Interested to find other anonymity researchers? Here are some researchers and research groups you should take a look at.
- Traffic Security Group of the Formal Methods Section, U.S. Naval Research Laboratory
- Information Security Research Group, University College London
- Nick Hopper, University of Minnesota
- Cryptography, Security, and Privacy (CrySP) Research Group, University of Waterloo
- Center for Cybersecurity, Rochester Institute of Technology
- Other groups
- Add your group
- Washington, DC, USA
- Key People
- Rob Jansen, Aaron Johnson , Paul Syverson, Matt Traudt, Ryan Wails
Onion routing and Tor were invented at NRL, and researchers in the Formal Methods Section continue to investigate ways to improve communications privacy in general and Tor in particular. Topics of recent activity include improving Tor’s performance (e.g. congestion handling and bandwidth measurement), improved Tor’s security (e.g. improved guard-selection algorithms), improved onion services (e.g. single onion services and onion-service naming), and better Tor measurements (e.g. PrivCount and onion-service statistics). In addition, the Shadow network simulator is developed and maintained by the group.
The group comprised expertise across all filed of security, cryptography and privacy, including the study of anonymous communications, traffic analysis, censorship resistance, measurement studies, and privacy related cryptography. In related areas the group studies human factors and usability of privacy systems, genetic privacy, infrastructure privacy and abuse in online communities and media.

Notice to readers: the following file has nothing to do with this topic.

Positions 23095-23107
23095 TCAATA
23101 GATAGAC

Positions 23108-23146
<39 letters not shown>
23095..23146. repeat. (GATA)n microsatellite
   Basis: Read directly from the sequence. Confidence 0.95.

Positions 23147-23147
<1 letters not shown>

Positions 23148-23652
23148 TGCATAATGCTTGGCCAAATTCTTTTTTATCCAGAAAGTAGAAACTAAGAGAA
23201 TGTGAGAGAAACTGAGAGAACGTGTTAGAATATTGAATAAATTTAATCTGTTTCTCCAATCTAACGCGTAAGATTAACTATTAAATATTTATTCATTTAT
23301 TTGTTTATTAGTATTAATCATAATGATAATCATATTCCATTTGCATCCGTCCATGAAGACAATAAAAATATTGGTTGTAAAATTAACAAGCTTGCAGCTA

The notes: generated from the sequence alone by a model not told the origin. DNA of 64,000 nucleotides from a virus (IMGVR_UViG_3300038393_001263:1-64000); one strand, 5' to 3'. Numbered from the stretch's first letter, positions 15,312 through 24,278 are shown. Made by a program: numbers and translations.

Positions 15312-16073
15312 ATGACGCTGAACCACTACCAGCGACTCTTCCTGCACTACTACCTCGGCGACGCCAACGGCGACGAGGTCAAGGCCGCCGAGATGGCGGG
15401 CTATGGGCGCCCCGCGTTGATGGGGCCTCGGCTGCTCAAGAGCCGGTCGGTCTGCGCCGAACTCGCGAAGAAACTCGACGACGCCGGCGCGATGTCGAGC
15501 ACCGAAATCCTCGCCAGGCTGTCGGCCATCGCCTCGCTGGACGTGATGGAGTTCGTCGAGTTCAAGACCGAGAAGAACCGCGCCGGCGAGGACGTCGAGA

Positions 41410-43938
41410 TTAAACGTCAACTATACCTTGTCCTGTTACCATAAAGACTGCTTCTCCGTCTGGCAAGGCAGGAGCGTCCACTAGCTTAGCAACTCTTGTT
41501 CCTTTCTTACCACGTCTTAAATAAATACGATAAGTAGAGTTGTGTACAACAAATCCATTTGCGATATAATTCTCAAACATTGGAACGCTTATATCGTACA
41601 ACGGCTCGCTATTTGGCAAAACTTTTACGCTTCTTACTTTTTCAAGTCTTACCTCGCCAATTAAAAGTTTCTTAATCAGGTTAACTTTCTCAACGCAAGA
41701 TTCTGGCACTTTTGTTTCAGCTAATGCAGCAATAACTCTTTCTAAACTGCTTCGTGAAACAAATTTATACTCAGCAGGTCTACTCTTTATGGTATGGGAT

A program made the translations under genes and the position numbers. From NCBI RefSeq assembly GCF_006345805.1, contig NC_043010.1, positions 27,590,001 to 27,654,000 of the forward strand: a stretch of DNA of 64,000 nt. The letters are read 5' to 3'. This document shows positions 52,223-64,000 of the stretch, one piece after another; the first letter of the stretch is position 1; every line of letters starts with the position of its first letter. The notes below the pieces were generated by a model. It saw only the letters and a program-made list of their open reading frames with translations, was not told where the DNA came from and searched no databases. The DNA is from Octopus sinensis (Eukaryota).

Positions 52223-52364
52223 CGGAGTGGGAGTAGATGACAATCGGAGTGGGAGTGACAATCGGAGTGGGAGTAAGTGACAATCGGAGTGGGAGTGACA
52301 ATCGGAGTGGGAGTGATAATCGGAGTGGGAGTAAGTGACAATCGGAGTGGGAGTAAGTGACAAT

- Minneapolis, MN, USA
- Key People
- Nick Hopper, Current Students
The group has worked on several projects seeking methods to improve Tor's performance and to understand the degradation of anonymity resulting from these methods. This includes understanding attacks on and improvements to many mechanisms used by Tor to improve performance, including load balancing, admission control, congestion control, hidden services, circuit selection, and circuit scheduling. We have also worked on accurately measuring and modeling the Tor network. Our group developed shadow, a network emulator that allows accurate large-scale simulations of Tor's performance and security, and developed algorithms for producing accurate reduced-scale models of the network. We have recently worked to develop methods for privately measuring improved models of Tor network traffic. Finally, the group has recently worked on understanding the limitations of website fingerprinting attacks and possible mitigation strategies.
The CrySP research group at the University of Waterloo has been researching privacy-preserving communications networks for over a decade. They work on improving the security, privacy, and performance of such networks, and a number of their results have been incorporated into the Tor network. They also work on improved testbeds for Tor experimentation, including Shadow and NetMirage. The group maintains the CrySP RIPPLE Facility, a large experimentation testbed for privacy enhancing technologies like Tor; the largest single machine in the facility has 144 CPU cores and 12 TB of RAM.
Add your group
If your research group, in industry or academia, is involved in research on Tor then please send a mail to firstname.lastname@example.org with the details you would like to have added.